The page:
It is hard to believe one of the most important aspects pertaining to our kids’ future is often overlooked: learning about finances! Since these life-changing concepts are not adequately covered in schools (in my opinion), that job falls on us parents! One great (and fun) way is by playing financial games for kids. These games will expose them to the rules they will encounter during banking and managing money as they grow up. The best part—when playing these money-related games, they can take financial risks and without being penalized. The summer break is a great time to snatch one up and get your kids’ financially simple education started!
Today’s question of the day is: “Justin, I read your blog post about options of where to fund your child’s college education for maximum savings. You mentioned a Roth IRA, so how exactly do I do that?”
Reminder for Parents, Students: Check Out College Tax Benefits With back-to-school season in full swing, the Internal Revenue Service reminds parents and students about tax benefits that can help with the expense of higher education. Two college tax credits apply to students enrolled in an eligible college, university or vocational school. Eligible students include the taxpayer, their spouse, and dependents. American Opportunity Tax Credit The American Opportunity Tax Credit, (AOTC) can be worth a maximum annual benefit of $2,500 per eligible student. The credit is only available for the first four years at an eligible college or vocational school for students pursuing a degree or another recognized education credential. Taxpayers can claim the AOTC for a student enrolled in the first three months of 2018 as long as they paid qualified expenses in 2017. Lifetime Learning Credit The Lifetime Learning Credit, (LLC) can have a maximum benefit of up to $2,000 […]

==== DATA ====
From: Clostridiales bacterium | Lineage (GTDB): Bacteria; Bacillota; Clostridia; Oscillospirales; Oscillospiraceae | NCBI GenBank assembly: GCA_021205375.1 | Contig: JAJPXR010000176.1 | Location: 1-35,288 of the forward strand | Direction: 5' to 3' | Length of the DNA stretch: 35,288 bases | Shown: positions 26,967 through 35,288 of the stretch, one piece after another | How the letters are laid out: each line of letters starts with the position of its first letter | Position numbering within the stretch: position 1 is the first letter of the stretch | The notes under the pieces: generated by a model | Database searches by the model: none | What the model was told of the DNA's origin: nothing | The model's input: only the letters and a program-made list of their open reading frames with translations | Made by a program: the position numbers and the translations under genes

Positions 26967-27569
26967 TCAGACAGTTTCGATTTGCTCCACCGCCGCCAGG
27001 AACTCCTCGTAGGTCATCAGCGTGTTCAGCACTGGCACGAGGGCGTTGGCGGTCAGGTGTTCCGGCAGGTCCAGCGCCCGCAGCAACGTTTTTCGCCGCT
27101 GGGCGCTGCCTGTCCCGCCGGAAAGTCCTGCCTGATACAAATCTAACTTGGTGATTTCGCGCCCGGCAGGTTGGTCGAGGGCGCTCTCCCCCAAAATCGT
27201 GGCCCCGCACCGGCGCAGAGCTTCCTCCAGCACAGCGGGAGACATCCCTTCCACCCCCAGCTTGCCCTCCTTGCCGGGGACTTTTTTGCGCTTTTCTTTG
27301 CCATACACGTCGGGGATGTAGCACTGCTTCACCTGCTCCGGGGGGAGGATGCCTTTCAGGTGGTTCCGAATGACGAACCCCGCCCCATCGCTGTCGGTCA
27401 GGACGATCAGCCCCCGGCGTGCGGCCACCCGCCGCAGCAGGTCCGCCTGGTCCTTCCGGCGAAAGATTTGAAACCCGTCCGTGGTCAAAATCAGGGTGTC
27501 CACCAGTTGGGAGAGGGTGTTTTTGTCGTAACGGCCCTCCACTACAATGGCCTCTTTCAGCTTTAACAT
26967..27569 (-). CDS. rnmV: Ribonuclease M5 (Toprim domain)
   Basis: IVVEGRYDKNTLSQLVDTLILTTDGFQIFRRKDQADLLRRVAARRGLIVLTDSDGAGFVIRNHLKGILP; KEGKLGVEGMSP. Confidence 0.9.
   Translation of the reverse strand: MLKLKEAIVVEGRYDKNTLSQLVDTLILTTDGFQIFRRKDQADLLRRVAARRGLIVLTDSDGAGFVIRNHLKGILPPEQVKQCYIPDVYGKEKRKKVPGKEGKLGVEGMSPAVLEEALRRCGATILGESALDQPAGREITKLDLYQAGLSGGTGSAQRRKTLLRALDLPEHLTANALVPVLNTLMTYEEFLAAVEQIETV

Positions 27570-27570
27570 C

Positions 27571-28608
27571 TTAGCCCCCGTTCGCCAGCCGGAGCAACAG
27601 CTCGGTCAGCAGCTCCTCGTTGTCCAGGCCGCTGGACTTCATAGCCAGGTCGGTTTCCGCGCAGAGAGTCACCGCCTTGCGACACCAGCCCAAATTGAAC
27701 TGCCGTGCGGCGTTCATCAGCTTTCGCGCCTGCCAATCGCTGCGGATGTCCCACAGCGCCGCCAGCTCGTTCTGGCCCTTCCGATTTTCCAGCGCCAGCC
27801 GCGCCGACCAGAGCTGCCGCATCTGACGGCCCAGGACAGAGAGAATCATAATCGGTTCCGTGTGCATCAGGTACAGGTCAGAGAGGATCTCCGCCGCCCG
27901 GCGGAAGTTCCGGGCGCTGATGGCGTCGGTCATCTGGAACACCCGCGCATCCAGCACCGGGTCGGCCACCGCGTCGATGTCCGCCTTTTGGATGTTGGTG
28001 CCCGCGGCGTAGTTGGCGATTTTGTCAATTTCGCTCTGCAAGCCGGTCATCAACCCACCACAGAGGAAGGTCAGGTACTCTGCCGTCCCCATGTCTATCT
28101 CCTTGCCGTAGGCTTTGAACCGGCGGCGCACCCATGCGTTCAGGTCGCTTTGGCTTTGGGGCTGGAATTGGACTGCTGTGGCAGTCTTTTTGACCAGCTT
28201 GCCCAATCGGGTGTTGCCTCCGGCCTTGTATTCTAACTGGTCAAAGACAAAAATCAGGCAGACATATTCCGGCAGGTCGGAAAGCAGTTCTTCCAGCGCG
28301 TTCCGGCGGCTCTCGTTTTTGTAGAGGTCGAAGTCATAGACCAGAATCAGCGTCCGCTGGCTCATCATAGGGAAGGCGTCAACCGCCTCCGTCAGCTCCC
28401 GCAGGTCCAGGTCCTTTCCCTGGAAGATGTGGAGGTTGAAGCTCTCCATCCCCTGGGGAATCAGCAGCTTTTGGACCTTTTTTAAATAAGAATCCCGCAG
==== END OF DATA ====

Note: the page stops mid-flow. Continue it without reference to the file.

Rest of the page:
According to the College Board (2016) study, called The Trends In College Pricing, by the year 2024, the average sticker price on a public in State College is expected to move up to $34,000 per year. For private schools that number is estimated to be around $76,000 a year. Let’s face it, college is getting ridiculously expensive and if you have little ones at home that you expect to help pay for their college, then you need to know how to set aside money for that. In our intro post – an alternative to saving for college, we explored we looked at some out of the box ideas. Today we’re going to look at a more traditional route: 529 savings plans. This particular investment vehicle allows you to save or put away money specifically for education. Parents or grandparents contributing to a 529 savings plan get to invest that money and […]
Move over summer; there’s a new wedding guest in town. According to a 2015 survey, wedding bells are now ringing more in the fall than the summer. September and October come in tops for the most weddings. This CERTIFIED FINANCIAL PLANNER™ can certainly vouch for the vivid array of colors and cool temps that the Smoky Mountains offer as an ideal wedding backdrop during this time. While the autumn equinox lends a picturesque setting, it may not be any kinder to your wallet than a summer wedding. Nevertheless, there are ways to actually have the wedding of your dreams (whether your Team Fall or Team Summer or anything in between) on a budget. Here are 12 wedding budget tips to keep your expenses under control.
Balancing retirement planning and college savings simultaneously can be a daunting task. Many Americans struggle with this very thing. They want to know: How do you pursue both goals? How do you determine which is more important or are they equal? If this dilemma sounds familiar, you’re not alone. The struggle to balance your retirement while preparing for children’s success is something even I strive to manage. As a CERTIFIED FINANCIAL PLANNER™, I often help parents evaluate options, guiding them to choose the best path that works for them. Planning If you find yourself asking how, here’s a few questions to help you determine what may work for you. Keep in mind; there are no simple answers. Saving for both isn’t a one size fits all: • How long until you retire? • How much Social Security do you expect to receive? • What is your income goal for retirement? • Will you send multiple children to college? • […]